The Emergence of a Temple-Centric Society (以廟宇為中心之社會的形成)
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AbstractWhile it is now agreed that lineage China, in which villages were organized around ancestor halls, did not really become a prominent part of the landscape, even in South China, before the mid-Ming, far less attention has been paid to the fact these same villages—as well as market towns and county seats—were from the Song on increasingly organized as territory around temples of the popular religion, as opposed to earth god altars or Buddhist and Daoist monasteries. Starting in the Northern Wei, when the state first decreed the creation of such monasteries in every county, monasteries had been the prime religious institutions receiving state funds. But with the takeoff of title granting to popular local gods from the eleventh century on, while monasteries continued to enjoy state support, they increasingly could not compete with the god temples of popular religion. One result was that religious festivals, both in villages and in market towns, came to be organized around the local temples, and involve parades of the gods throughout the territory they protected and policed. Pilgrimages to selected temples, or circulation of gods among networks of villages, also came to be widespread. Another result was the rise to prominence of local gods served by spirit-mediums and of local Buddhists and Daoists who came to be worshiped pretty much like any other local god (Dingguang, Chen Jinggu). Closely linked to these changes are the increasing prominence of popular forms of Buddhism (Pu’an, Yujia, Lingshan) and Daoism (the fashi) that incorporated local gods and even found ways to work directly with spirit-mediums.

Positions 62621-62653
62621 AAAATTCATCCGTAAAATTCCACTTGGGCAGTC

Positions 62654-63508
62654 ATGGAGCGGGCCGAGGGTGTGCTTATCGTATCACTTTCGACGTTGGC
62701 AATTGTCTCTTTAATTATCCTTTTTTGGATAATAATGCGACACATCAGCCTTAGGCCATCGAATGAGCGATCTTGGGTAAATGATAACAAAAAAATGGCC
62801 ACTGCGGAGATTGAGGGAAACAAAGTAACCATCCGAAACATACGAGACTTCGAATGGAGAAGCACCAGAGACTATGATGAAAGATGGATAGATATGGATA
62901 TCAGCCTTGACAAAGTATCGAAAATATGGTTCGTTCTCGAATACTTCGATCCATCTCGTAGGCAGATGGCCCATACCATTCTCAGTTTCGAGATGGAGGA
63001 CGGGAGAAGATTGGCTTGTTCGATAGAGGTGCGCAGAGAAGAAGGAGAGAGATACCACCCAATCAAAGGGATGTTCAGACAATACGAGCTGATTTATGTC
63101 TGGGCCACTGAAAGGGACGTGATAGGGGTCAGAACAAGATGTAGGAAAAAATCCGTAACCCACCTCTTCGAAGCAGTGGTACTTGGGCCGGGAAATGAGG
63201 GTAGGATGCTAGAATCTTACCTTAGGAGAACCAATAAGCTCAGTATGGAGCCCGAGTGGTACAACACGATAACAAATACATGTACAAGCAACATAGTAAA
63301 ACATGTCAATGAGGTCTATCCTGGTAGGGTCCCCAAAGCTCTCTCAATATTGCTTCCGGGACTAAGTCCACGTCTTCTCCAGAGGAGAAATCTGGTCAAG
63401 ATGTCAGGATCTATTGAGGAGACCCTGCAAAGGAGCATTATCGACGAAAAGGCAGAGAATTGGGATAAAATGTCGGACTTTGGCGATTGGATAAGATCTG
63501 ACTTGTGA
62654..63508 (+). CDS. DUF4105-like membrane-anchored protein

All Author(s) ListLAGERWEY John
Journal nameJournal of Chinese Ritual, Theatre and Folklore = 民俗曲藝
Issue Number205
PublisherShih Ho-cheng Folk Culture Foundation
Place of PublicationTaiwan
Pages29 - 102
LanguagesEnglish-United States
Keywordstemple, popular religion, god titles, popular Daoism, local and regional gods

Last updated on 2020-22-05 at 12:50